Brant James
Wednesday September 16th, 2009

Jimmie Johnson has been here before, as the perennial contender denied, the champion, and twice the defender. Now the Sprint Cup champion begins what would be a historic defense, a quest for a fourth consecutive title, a feat unprecedented in NASCAR and most of major motorsports. Former Champ Car dominator Sebastien Bourdais comprises the club in North America right now.

But this time it may be harder than ever before for Johnson, and not because of burnout or malaise or any of the other little mitigating factors that tear down dynasties. Johnson faces arguably the best Chase for the Championship field ever assembled when the 10-race playoffs begin on Sunday at Loudon, N.H. That's not to say he's outmanned. But he's surrounded.

Jimmie Johnson: 33 years, 364 days The Field: 33 years, 299 days (average)

Jimmie Johnson: As himself

The Field: Mark Martin, Tony Stewart, Denny Hamlin, Kasey Kahne, Brian Vickers, Kurt Busch, Jeff Gordon, Juan Pablo Montoya, Greg Biffle, Carl Edwards, Ryan Newman

Jimmie Johnson: Three (consecutively)

The Field: Seven (Tony Stewart, 2002, 2005); Kurt Busch (2004); Jeff Gordon (1995, 1997-98, 2001)

Jimmie Johnson: Not this time. After winning, the last two Richmond fall races to propel himself into the Chase, Johnson is flat-footed with an 11th-place finish. That followed a 36th-place result at Atlanta the previous week. So frustrated was the normally staid Johnson at Richmond on Saturday night that he actually uttered two profanities broadcast live on national cable television, albeit a high-on-the-dial one where chances are few that viewers were offended.

But he was feeling more chipper on Tuesday.

"I feel good about [the momentum]," he said. "We've been able to perform at tracks that weren't necessarily our best. We've been running as we had hoped at tracks that were good for us. I really think some of the best tracks over the course of the year are at the start and the end of the season, so with the Chase just showing up, I know we've got really good tracks ahead of us. And that helps to get on the roll that we've been able to do the last few years and we'll just see what happens."

The Field: Hamlin finally won at his home track in Richmond and has two victories or top-10 finishes in each of his last six races. Fifth in points but just 20 points back as the Chase begins, Hamlin may be at the intersection of talent, maturity, motivation and opportunity necessary to make a deep run at a first championship.

Stewart, the points leader for much of the season, has been slumping recently, but figures to be a threat throughout. And what of Gordon, somehow having a sneaky run-up to the Chase? He has finished outside the top 10 just three times in the last 13 races, with six top-fives and four runnerup finishes during that span.

Jimmie Johnson: Johnson has nearly twice as many wins (43) as any other Sprint Cup driver since his first full season in 2002, and has become a dervish in the late season -- which made the implementation of the Chase fairly well a boon for his career.

At 33-plus-plus-plus, with his team mostly intact from his previous runs and Chad Knaus -- the consensus pick as the best crew chief in the sport -- atop his pit box, Johnson may not have reached his zenith. And how many among us can say that at 33-plus-plus-plus?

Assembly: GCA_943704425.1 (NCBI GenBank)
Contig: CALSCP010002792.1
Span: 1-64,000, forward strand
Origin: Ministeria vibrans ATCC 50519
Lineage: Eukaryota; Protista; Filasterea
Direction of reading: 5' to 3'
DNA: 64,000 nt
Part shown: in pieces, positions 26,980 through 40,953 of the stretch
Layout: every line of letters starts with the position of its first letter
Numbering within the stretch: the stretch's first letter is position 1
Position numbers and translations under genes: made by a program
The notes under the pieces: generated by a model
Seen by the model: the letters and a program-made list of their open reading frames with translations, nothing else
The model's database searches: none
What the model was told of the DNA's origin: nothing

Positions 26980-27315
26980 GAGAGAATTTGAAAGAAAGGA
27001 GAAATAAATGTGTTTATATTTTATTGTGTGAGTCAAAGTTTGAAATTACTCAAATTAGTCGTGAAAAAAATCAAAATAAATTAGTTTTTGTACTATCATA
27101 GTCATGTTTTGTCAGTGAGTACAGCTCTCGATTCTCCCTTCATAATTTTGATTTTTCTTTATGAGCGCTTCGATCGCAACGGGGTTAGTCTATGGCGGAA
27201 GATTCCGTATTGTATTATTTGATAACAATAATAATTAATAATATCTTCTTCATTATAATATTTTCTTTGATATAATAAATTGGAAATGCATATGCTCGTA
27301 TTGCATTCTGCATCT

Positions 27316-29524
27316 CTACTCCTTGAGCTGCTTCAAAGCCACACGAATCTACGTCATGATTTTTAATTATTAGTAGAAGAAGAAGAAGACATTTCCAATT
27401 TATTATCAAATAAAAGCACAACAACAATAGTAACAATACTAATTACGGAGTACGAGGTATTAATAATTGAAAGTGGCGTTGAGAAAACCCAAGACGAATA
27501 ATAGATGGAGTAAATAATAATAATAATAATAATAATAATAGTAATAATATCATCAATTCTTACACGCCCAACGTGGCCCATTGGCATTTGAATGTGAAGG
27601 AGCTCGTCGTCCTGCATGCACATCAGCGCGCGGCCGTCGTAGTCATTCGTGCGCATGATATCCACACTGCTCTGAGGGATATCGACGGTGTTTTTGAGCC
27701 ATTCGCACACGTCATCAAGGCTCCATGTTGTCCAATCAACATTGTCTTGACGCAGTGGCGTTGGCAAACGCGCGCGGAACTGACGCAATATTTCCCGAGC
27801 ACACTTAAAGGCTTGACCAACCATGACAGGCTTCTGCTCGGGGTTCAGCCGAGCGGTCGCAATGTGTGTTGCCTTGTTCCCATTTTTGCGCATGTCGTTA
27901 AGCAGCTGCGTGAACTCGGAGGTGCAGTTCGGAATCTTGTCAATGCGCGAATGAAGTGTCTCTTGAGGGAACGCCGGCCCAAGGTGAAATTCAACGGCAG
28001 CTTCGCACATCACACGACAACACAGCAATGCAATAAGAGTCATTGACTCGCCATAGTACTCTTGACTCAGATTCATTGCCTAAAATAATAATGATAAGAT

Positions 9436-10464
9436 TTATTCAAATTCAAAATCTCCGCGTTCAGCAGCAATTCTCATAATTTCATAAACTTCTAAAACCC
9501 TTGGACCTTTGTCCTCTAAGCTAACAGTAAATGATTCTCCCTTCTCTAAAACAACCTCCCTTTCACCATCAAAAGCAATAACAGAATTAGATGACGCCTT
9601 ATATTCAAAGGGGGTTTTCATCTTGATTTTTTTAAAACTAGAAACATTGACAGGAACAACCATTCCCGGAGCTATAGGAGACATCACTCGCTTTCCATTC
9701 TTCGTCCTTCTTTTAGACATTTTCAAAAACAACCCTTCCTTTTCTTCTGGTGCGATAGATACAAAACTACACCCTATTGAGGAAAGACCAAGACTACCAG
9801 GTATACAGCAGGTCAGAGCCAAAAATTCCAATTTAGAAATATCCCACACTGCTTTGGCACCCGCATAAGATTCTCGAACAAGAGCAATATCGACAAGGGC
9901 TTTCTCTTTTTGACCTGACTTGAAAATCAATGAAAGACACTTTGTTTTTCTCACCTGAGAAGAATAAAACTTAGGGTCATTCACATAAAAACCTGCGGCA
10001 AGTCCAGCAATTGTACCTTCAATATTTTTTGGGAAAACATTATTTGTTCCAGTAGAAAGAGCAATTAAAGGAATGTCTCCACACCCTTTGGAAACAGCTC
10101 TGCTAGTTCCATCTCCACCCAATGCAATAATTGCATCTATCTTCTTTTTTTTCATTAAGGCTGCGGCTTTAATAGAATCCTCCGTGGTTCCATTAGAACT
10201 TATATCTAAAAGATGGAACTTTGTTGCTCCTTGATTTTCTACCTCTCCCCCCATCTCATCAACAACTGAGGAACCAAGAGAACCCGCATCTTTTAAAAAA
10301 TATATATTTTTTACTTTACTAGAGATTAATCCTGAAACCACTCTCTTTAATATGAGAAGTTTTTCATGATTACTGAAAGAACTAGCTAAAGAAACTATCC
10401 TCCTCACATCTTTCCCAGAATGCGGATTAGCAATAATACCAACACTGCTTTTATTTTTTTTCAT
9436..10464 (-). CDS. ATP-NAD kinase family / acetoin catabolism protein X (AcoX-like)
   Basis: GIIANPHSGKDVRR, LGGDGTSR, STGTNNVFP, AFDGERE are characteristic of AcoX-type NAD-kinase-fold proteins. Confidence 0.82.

The Field: Interesting bunch. Maybe the best Chase field ever, certainly the most compelling, and together perhaps the most wide-open. Consider: the group is comprised of three former series champions, arguably the two best drivers of their generation, one of the best in series history never to win a title (leads the standings at age 50), four of the series' top young stars (sorry Kyle Busch), a man attempting to become the first to win championships in NASCAR's top three series, a former title contender reclaiming his destiny and a former Indianapolis 500-winner and Formula One driver who made the transition to Sprint Cup's elite in three years.

Jimmie Johnson: He is the master of the 10 races that matter most, with a series-best 14 wins. With Matt Kenseth dropping from 12th to 14th place and losing his playoff berth at Richmond, Johnson is the only driver to qualify for all six Chases.

The Field: Kurt Busch won the first Chase and Stewart the second before the Johnson Era became officially recognized with a first title. Carl Edwards showed great postseason promise by winning three of the final four races of the 2008 season and making a mad dash at Johnson -- eventually finishing second by 69 points -- but is winless this season and has a broken foot. Both must sting.

Jimmie Johnson: Hendrick Motorsports teammates Gordon and Martin are also contending for the Chase. That's a positive in that three extremely motivated teams operating at a high level will contribute to a knowledge base that can benefit them all. It's a negative in that although they'll work together -- within reason -- to further the collective, Johnson isn't likely to receive many courteous overtures from teammates also trying to win a title.

The Field: Hamlin is on his own with Joe Gibbs Racing teammate Kyle Busch a surprise non-qualifier. Stewart and Newman landed the entirety of Stewart Haas Racing in the Chase. Edwards and Biffle represent Roush Fenway. Everyone is flying solo. And again, maybe that's not a bad thing. A little help from a teammate could be very helpful in certain situations. And drivers tend not to forget the slate.

Jimmie Johnson: Wins his fourth title in a row. The field: 2. Mark Martin 3. Jeff Gordon 4. Tony Stewart 5. Denny Hamlin 6. Juan Pablo Montoya 7. Greg Biffle 8. Kasey Kahne 9. Carl Edwards 10. Ryan Newman 11. Kurt Busch 12. Brian Vickers

GALLERY: NASCAR'S 2009 CHASE FIELD

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